Kochi Shellfish

Many mountain streams empty into Kochi’s seas, bringing an abundance of nutrients with them and producing a fishing area that yields a variety of shellfish. The locals have long prefered eating shellfish, and there are many varieties with unique local names.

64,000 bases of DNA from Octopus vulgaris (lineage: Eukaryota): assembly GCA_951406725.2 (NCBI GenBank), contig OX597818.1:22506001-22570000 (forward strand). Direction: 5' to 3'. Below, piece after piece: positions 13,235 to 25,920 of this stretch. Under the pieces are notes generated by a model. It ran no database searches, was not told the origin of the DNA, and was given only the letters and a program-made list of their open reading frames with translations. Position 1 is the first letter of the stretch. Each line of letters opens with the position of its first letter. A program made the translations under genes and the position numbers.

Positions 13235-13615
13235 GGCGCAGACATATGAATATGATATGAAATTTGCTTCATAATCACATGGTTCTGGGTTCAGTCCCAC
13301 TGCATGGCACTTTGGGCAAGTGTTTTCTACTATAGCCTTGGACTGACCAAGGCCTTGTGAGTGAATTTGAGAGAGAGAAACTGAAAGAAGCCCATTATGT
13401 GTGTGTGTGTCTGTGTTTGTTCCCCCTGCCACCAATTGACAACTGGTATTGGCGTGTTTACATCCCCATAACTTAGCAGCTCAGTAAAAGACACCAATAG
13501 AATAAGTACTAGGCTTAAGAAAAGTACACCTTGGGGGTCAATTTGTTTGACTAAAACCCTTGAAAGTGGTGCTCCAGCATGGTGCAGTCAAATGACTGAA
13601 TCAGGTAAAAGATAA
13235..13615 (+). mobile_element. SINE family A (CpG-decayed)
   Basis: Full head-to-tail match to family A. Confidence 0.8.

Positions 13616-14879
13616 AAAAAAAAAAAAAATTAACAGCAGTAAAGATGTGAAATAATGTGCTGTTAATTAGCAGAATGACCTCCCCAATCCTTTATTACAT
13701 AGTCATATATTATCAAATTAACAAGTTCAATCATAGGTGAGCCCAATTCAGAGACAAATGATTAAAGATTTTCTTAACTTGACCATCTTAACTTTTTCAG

Scallops in Kochi are commonly known as “chotaro”. The name is thought to have come from the fisherman who first found them. They have surprisingly vivid colors; reds, oranges, and purples, appearing as if someone painted them. These shellfish are known for their sweet melt-in-the-mouth taste when eaten as sashimi. They’re also superb and full of flavor when grilled. Strawberry conch, or “magaki-gai” as it’s commonly known elsewhere in Japan, is called “chanbara-gai” in Kochi. The name translates to “sword-fight shellfish”, as the part that acts as a lid to this shell is sharp like a blade, and its movements resemble a samurai swinging his sword in battle. It is most commonly eaten boiled with salt, or in a sweet-and-salty sauce made with sake, sugar, soy sauce, and mirin. It is a popular snack paired with alcohol. Maigo-gai, called “nagarami” in other parts of Japan, has a spiral shell like a snail. In the past, children used to play with their beautiful shells as shogi pieces or in a traditional marble game called “ohajiki”. They’re often eaten boiled with salt so their natural flavor can be fully enjoyed. Kamenote, capitulum barnacles in English, are creatures that attach to rocks on the beach. At first glance they appear to be shellfish, but they’re actually a type of crustacean. They’re so named because their appearance resembles a turtle’s (kame) feet (te). They’re boiled with salt or used to make a stock for soups. The most popular shellfish in Japan is the abalone, but the nagareko (a sub-species of abalone) is said to be even more delicious. Appearing like a smaller version of the abalone, and it is commonly known as tokobushi in other parts of Japan. It is very popular and cooked in a variety of ways, such as steaming, boiling, and frying, as well as served as-is as sashimi. As you see here, you can enjoy an astounding variety of shellfish in Kochi.